Brooklyn-based designers Che-Wei Wang and Taylor Levy are both grads of both MIT Media Lab and NYU's ITP. It's no wonder, then, that their firm CW&T makes a lot of weird, fun, experimental and functional objects.
The duo, who are also a couple, own one TV. To shuttle it back and forth from living room to bedroom, they built this TV Barrow:
"The 700c road bike wheel is attached to a bicycle fork. The rest of the parts are machined aluminum connections that fit around standard 1? aluminum tubes. Each component is secured with set screws so the legs are collapsible and the tilt of the screen is adjustable."
The one pictured is built for a 32" – 42" screen, but they've built and sold custom versions to handle 50" screens.
Their Face Normal project consists of a head-mounted fluorescent light fixture:
"AIGA asked us to design and build a piece to light up their runway for their Bright Lights awards ceremony. We thought it was a perfect opportunity challenge ourselves to build a wearable battery powered fluorescent light. So this is what we came up with. Two T-12 fluorescent lights float in front of our faces like an extrusion of our eyes."
"3D printed parts grip onto the T-12 fluorescent lights. Four aluminum tubes extend from the lights and are secured to our custom leather headgear. In the back, we have 2 ballasts, 2 hefty battery-inverter units that convert DC to AC power, and a bag of metal BBs to counterbalance the weight of the lights."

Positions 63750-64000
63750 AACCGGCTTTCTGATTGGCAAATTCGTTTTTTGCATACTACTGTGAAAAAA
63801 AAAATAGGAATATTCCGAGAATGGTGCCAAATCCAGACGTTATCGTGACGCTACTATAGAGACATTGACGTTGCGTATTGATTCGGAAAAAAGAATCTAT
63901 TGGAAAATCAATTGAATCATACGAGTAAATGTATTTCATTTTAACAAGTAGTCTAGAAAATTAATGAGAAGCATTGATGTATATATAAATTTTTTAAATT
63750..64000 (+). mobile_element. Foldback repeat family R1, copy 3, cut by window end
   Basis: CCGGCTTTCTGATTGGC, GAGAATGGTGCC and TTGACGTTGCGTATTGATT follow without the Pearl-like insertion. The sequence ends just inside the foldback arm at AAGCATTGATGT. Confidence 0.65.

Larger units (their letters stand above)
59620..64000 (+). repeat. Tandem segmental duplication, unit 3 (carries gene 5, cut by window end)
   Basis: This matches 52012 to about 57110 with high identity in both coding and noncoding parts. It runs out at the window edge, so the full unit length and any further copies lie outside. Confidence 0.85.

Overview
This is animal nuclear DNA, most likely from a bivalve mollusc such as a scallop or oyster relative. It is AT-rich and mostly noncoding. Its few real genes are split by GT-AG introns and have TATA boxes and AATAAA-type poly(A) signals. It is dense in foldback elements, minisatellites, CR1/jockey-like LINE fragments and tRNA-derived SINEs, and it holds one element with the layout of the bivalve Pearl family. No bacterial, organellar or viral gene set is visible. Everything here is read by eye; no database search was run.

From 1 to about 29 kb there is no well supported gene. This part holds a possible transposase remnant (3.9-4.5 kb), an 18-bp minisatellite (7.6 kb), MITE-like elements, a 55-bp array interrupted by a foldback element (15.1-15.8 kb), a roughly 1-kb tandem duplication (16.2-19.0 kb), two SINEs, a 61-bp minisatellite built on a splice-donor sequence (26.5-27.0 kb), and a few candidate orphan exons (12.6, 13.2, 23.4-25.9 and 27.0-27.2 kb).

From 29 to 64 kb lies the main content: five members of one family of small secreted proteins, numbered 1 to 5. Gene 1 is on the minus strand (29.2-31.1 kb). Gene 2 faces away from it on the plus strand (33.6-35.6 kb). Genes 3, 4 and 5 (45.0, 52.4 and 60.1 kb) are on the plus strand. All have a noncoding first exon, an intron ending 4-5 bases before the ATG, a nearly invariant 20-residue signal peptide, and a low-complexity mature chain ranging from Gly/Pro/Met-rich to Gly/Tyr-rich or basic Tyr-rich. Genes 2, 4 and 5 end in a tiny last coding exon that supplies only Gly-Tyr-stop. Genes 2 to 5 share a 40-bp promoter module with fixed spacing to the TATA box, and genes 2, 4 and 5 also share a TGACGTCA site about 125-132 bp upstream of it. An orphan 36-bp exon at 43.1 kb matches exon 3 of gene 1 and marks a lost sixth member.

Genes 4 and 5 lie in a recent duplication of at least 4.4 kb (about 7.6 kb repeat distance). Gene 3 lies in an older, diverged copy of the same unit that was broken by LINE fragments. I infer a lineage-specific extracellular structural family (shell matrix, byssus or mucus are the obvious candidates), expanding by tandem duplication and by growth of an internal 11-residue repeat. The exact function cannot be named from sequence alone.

The Penny Python is a minimal, adjustable-length bicycle that was made for no practical reason at all:
"This is an experimental lovechild of a python-style recumbent bike and a penny farthing bike. No gears, no chain, and a weird riding position. Custom machined components are built around 1 inch aluminum tubing."
"The dual pivot in the middle provides the steering mechanism and a hinge to adjust the frame's angle. The distance of the front and rear wheels are also adjustable."
"The name comes from Penny as in penny farthing and Pelican as in Pelican-Hardigg military medical case. This style cargo bike (which is the only one that we know to exist) has pedals attached to a freewheel hub, so there are no gears and no chain. This allows the cargo area to span the entire space between the two wheels."
"The front hub is a 1000W motor giving this thing a top speed of 23mph with a full load (80lb+). Since the "gear ratio" is high (because of the direct pedal drive), top speed without the motor is 4mph (not very fast). The motor does most of the work on this bike when riding at normal - fast speeds."